- Site Safety and Health Care News in the Spotlight
- Getting Workers Involved in the National Safety Stand-Down
- Actor’s Skin Cancer Battle Highlights Importance of Sun Protection
- Safety Training Grants at Risk in Proposed Budget
- What’s Next for Health Care Reform?
- Have You Visited the LHSFNA’s Webinar Archive?
- Mental Wellness: Self-Care for Caregivers
- Do You Need Lung Cancer Screening?
- New York Is Proof That Banning Trans Fats Improves Heart Health
- Health & Safety Headlines
- Sun Sense Plus Materials Now Available Online
Message from the Co-Chairmen:
Site Safety and Health Care News in the Spotlight
While a lack of bipartisanship has slowed progress on Capitol Hill, the Laborers’ International Union of North America (LIUNA) continues to show how much can be achieved when groups such as labor and management work together. This partnership is on display everywhere LIUNA members go to work, including the recently completed Blue Plains Tunnel project. A key piece of the District of Columbia’s compliance with the Clean Water Act, this $319 million endeavor was completed without a single lost-time accident and named a project of the year by the Engineering News-Record. Results like this prove that making worker safety and health a priority goes hand in hand with success in the construction industry.
The Blue Plains Tunnel and other projects like it are helping to rebuild our outdated and crumbling infrastructure, but there is much more work to be done. LIUNA is urging Congress to pass the Investing in America: A Penny for Progress Act. The bill would direct $500 billion in federal funding to the Highway Trust Fund and create good road and bridge building jobs across the U.S. At the same time, North America’s Building Trades Unions (NABTU) are pushing for approval on major private infrastructure projects that could be completed without federal funding. Both of these initiatives have the potential to put LIUNA members to work for years to come.
The last few months have also been full of health care-related news. With the withdrawal of the American Health Care Act, the Affordable Care Act (ACA) is likely here to stay for the time being. Despite the lack of current support for repeal, the ACA is still being weakened in a number of ways; this issue is covered in more detail in this month’s article “What’s Next for Health Care Reform?” On a positive note, there is still time to repeal the “Cadillac” tax before it goes into effect in 2020 and begins taking a toll on LIUNA members, their families and the health and welfare funds that cover them.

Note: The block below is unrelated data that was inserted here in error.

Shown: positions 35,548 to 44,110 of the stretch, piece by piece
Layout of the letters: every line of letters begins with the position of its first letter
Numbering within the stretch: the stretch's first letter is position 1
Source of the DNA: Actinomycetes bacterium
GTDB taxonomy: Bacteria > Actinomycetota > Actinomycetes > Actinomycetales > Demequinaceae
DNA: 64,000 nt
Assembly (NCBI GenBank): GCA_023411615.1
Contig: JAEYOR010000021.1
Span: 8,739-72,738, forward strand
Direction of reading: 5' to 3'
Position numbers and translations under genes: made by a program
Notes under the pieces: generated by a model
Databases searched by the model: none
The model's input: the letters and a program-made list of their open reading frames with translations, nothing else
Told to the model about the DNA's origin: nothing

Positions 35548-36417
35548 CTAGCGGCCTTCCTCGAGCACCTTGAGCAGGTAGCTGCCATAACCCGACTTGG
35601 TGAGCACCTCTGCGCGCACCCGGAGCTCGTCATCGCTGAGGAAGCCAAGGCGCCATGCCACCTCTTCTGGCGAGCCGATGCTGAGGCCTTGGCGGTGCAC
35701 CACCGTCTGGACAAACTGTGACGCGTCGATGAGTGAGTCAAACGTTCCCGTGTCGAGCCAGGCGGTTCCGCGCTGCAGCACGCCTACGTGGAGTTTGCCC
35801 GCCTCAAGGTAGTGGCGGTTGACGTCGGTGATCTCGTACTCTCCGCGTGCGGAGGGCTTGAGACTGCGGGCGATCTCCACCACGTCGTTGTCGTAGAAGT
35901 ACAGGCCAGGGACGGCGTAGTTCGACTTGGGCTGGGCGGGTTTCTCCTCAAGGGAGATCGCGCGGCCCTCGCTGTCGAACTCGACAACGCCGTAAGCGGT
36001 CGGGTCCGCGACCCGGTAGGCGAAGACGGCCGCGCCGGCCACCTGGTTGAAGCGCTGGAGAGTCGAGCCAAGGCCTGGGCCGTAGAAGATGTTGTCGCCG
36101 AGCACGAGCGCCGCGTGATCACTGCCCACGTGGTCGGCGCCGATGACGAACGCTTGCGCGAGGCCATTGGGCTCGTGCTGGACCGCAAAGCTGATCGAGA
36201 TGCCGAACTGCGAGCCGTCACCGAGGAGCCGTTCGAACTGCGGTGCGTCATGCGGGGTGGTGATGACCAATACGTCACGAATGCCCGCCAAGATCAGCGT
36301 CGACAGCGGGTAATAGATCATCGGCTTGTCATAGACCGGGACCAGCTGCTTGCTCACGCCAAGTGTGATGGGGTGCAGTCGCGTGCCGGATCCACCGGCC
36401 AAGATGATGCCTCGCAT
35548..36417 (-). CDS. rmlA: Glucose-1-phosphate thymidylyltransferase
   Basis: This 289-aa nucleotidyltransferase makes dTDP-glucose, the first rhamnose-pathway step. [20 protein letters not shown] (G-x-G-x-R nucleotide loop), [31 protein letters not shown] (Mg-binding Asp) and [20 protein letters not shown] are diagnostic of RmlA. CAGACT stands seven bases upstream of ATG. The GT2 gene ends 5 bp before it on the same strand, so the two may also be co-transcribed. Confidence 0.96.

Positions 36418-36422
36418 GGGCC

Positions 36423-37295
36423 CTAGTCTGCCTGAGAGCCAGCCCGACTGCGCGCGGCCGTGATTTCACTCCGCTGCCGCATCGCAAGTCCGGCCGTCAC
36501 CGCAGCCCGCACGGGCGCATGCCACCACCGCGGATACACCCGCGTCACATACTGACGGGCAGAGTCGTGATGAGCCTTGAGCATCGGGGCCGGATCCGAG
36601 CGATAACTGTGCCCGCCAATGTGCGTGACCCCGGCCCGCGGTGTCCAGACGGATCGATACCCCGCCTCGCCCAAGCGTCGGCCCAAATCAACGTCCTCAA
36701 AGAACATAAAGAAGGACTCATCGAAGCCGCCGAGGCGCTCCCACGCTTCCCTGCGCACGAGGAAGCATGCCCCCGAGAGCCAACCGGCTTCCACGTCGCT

In addition to monitoring these larger issues, the Laborers’ Health & Safety Fund of North America (LHSFNA) continues to focus on the health and safety-related issues that affect LIUNA members on and off the job. The Fund’s annual Sun Sense Plus campaign to raise awareness about the dangers of sun and heat exposure is now in full swing. LIUNA District Councils, Local Unions, training centers, signatory contractors and other affiliates can order Sun Sense Plus educational materials and products for distribution to LIUNA members free of charge through the Fund’s new online ordering process.
This month’s issue also focuses on the importance of fall prevention. Year after year, falls continue to be the leading cause of fatalities in the construction industry. The annual National Safety Stand-Down to prevent falls in construction aims to change that by taking time out of the work day to educate all employees about falls. The Fund encourages all employers to review their safety policies and procedures, including how to report and correct fall hazards and how to use fall prevention equipment properly.
The LHSFNA recognizes the importance of keeping LIUNA District Councils, Local Unions, health and welfare funds and signatory contractors up to date on the health and safety topics that affect LIUNA members and their families every day. If your company or organization needs additional guidance on any issues related to the health and safety of LIUNA members, remember that the LHSFNA is here to help.